Easily the funniest video of the week. Enjoy!
Easily the funniest video of the week. Enjoy!
"I was just, 'oh, he's cute, I'll accept him,'" a 22-year-old called "Nina" recalls.
She was 18 at the time, and didn't imagine that clicking "accept" would start her on a path to four years of prostitution across the country. "Nina" is a pseudonym; CNNMoney agreed to change the names of the victims in this article to protect their privacy.
Upper middle-class and college-bound, Nina had her plans derailed in her senior year of high school after her mother was sentenced to two years in prison for financial crimes. Lonely and looking online for male attention, she started messaging back and forth with a man who said he was falling for her. They talked about trips they'd take together as a couple, and about marriage, maybe kids.
"He sold me the biggest dream in the world," she says. "I thought he really did like me and we were going to live this fairy-tale life together."
They exchanged online messages for about a month. That September, while Nina's friends went off to college, she traveled the two and half hours from home to meet her Facebook beau in person.
The fairy tale ended fast. Almost immediately after she arrived in Seattle, he dropped her off on a street where prostitutes troll for customers and told her she was going to "catch dates."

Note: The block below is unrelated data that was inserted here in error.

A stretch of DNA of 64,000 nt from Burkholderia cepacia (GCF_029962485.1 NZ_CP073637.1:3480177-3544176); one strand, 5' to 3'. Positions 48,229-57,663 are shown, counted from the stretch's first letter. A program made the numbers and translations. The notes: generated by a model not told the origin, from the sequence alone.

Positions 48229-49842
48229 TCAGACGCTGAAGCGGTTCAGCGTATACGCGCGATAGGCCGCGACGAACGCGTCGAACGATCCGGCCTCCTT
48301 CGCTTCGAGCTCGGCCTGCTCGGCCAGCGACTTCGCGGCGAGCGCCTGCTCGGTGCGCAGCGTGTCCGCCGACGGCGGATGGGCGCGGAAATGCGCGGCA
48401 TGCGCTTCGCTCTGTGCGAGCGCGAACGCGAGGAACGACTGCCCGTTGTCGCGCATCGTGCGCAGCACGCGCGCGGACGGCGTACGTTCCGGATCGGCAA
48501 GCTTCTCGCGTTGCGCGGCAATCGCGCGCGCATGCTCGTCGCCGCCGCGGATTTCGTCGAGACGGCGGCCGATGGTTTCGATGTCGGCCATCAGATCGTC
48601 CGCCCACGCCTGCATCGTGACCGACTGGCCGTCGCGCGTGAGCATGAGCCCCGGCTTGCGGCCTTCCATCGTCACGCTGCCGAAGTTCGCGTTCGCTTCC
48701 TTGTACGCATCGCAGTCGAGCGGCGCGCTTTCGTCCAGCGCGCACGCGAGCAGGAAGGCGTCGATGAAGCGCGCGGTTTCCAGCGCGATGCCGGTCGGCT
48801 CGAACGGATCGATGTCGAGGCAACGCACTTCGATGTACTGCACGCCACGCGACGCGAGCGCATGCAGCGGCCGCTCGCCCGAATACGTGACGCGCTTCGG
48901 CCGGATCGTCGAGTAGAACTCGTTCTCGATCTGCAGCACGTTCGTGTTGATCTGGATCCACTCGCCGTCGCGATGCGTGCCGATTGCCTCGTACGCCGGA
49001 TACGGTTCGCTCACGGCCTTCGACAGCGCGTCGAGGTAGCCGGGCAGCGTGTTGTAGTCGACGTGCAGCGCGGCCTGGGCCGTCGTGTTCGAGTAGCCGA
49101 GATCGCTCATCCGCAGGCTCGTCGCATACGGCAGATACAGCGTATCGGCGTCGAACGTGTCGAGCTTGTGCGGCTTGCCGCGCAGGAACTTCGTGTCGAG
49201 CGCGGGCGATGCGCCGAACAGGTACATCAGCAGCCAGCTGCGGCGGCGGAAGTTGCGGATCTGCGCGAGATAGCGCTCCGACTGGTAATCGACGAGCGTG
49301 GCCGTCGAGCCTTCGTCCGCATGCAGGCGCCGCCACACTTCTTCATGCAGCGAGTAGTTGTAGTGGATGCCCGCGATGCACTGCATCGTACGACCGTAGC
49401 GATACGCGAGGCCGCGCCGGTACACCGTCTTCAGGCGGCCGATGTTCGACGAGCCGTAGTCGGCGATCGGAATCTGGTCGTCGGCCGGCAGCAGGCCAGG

I was floored by this article. It is hard to believe that this stuff can happen in the USA, but unfortunately, it does.
Parenting is hard. Digital parenting is harder. uKnowKids makes digital parenting easier, and keeps kids safe from bullies and bad guys online and on the mobile phone. uKnow is the world's first Parental Intelligence system for the parents of digital kids, and you can try it for free at http://uknowkids.com
By July, Facebook, Google, Tumblr and others will likely be forced to remove photos, audio recordings or other personal identifiers of children — or else face stiff fines, thanks to updates to a 15-year-old law.
The Children's Online Privacy Protection Act (COPPA) was enacted in 1998. In 2011, the FTC beefed up the measure, preventing sites from collecting personal information from kids such as name, location and date of birth without a parent's consent.
This July, new amendments for kids under 13 will go into effect, approved by the FTC in December. The rules are targeted at sites that market specifically to kids. However, even a site like Facebook could be fined for allowing minors to post self-portraits, audio recordings of their voice, and images with geo-location data.
There are also new restrictions on tracking data, with cookies or a unique identifier that follow registrants from one site to another.
Digital parenting is one of the hardest parts about being a modern day parent; the possible dangers that come with digital interaction, especially when unmonitored, are well known thanks to news articles and TV specials.